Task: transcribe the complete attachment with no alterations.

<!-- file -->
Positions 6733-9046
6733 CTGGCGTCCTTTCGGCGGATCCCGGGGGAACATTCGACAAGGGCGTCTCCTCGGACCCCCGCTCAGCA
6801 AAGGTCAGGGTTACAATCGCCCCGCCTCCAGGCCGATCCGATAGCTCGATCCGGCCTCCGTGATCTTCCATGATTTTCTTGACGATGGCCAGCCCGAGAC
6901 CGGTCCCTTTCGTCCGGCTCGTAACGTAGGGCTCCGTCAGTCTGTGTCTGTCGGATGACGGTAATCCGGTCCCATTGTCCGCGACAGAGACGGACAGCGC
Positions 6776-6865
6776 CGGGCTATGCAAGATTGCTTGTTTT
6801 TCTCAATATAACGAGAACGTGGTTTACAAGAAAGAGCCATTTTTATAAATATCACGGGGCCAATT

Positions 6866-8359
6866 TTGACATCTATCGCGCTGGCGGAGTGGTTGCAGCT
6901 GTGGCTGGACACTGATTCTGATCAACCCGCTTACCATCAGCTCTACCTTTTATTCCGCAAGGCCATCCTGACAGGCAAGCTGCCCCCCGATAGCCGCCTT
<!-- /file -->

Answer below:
Positions 6733-9046
6733 CTGGCGTCCTTTCGGCGGATCCCGGGGGAACATTCGACAAGGGCGTCTCCTCGGACCCCCGCTCAGCA
6801 AAGGTCAGGGTTACAATCGCCCCGCCTCCAGGCCGATCCGATAGCTCGATCCGGCCTCCGTGATCTTCCATGATTTTCTTGACGATGGCCAGCCCGAGAC
6901 CGGTCCCTTTCGTCCGGCTCGTAACGTAGGGCTCCGTCAGTCTGTGTCTGTCGGATGACGGTAATCCGGTCCCATTGTCCGCGACAGAGACGGACAGCGC
Positions 6776-6865
6776 CGGGCTATGCAAGATTGCTTGTTTT
6801 TCTCAATATAACGAGAACGTGGTTTACAAGAAAGAGCCATTTTTATAAATATCACGGGGCCAATT

Positions 6866-8359
6866 TTGACATCTATCGCGCTGGCGGAGTGGTTGCAGCT
6901 GTGGCTGGACACTGATTCTGATCAACCCGCTTACCATCAGCTCTACCTTTTATTCCGCAAGGCCATCCTGACAGGCAAGCTGCCCCCCGATAGCCGCCTT